VATICAN CITY (AP) — Pope Francis on Tuesday tightened control and oversight over Vatican-based foundations and associations in his latest effort to impose international standards of accounting and governance on Vatican offices and affiliated entities. A new law aims to bring the Holy See into further compliance with recommendations from the Council of Europe’s Moneyval […]
6 hours ago
FILE -  Kirstie Alley attends the premiere of HBO's "Girls" on Jan. 5, 2015, in New York.  Alley, a...
Associated Press

Kirstie Alley, Emmy-winning ‘Cheers’ star, dies at 71

Kirstie Alley, a two-time Emmy winner whose roles on the TV megahit "Cheers" and in the "Look Who's Talking" films made her one of the biggest stars in American comedy in the late 1980s and early 1990s, died Monday. She was 71.
6 hours ago
FILE - A student visits a sensory room at Williams Elementary School, on Nov. 3, 2021, in Topeka, K...
Associated Press

Many kids are struggling. Is special education the answer?

The COVID-19 pandemic sent Heidi Whitney’s daughter into a tailspin. Suddenly the San Diego middle schooler was sleeping all day and awake all night. When in-person classes resumed, she was so anxious at times that she begged to come home early, telling the nurse her stomach hurt. Whitney tried to keep her daughter in class. […]
6 hours ago
Associated Press

Millennial Money: How credit can beat buy now, pay later

At first glance, a “buy now, pay later” plan’s promise of no interest or upfront fees can seem more appealing than a credit card’s terms. Dividing a transaction into, say, a pay-in-four installment plan sounds straightforward and manageable. Unlike credit cards, though, these plans lack certain consumer protections and are sometimes unpredictable. In this way, […]
6 hours ago
FILE - Then Economic revitalization minister, Yasutoshi Nishimura speaks during a press conference ...
Associated Press

Japan, Belgium to cooperate in chip production, development

TOKYO (AP) — A newly founded Japanese semiconductor company aiming to revive Japan’s chip industry will collaborate with a Belgian research organization in research and development of next-generation chips for production in Japan. Economy and Industry Minister Yasutoshi Nishimura told reporters Tuesday that the new company, Rapidus, which was launched last month by eight corporate […]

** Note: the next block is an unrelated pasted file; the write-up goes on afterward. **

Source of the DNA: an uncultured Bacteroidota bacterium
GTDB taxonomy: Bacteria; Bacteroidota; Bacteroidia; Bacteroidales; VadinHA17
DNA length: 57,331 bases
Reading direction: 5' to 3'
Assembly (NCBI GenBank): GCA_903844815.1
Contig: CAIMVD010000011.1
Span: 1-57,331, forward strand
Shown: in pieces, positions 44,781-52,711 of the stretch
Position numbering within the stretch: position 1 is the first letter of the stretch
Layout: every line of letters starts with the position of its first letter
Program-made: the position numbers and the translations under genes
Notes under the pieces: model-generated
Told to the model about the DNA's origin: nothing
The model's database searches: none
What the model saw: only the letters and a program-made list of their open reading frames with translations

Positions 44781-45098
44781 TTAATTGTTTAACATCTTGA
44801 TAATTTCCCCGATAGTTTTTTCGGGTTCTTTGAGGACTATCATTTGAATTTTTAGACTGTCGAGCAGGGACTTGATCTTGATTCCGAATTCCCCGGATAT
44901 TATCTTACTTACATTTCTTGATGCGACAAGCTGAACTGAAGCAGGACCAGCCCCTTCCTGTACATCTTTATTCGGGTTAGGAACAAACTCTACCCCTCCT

6 hours ago
A protester waves a Mongolian national flag as protesters gather on the steps of the State Palace i...
Associated Press

Mongolians protest alleged theft of coal sold to China

ULAANBAATAR, Mongolia (AP) — Protesters angered by allegations of corruption linked to Mongolia’s coal trade with China tried to force their way into the State Palace in the capital, demanding dismissals of officials involved in the scandal. The U.S. Embassy in Ulaanbaatar issued an alert Monday saying that several hundred protesters had gathered in the […]
6 hours ago

Sponsored Articles

(Desert Institute for Spine Care photo)...
DESERT INSTITUTE FOR SPINE CARE

Why DISC is world renowned for back and neck pain treatments

Fifty percent of Americans and 90% of people at least 50 years old have some level of degenerative disc disease.
...
Quantum Fiber

How high-speed fiber internet can improve everyday life

Quantum Fiber supplies unlimited data with speeds up to 940 mbps, enough to share 4K videos with coworkers 20 times faster than a cable.
...
SCHWARTZ LASER EYE CENTER

Key dates for Arizona sports fans to look forward to this fall

Fall brings new beginnings in different ways for Arizona’s professional sports teams like the Cardinals and Coyotes.
Protesting workers beaten at Chinese iPhone factory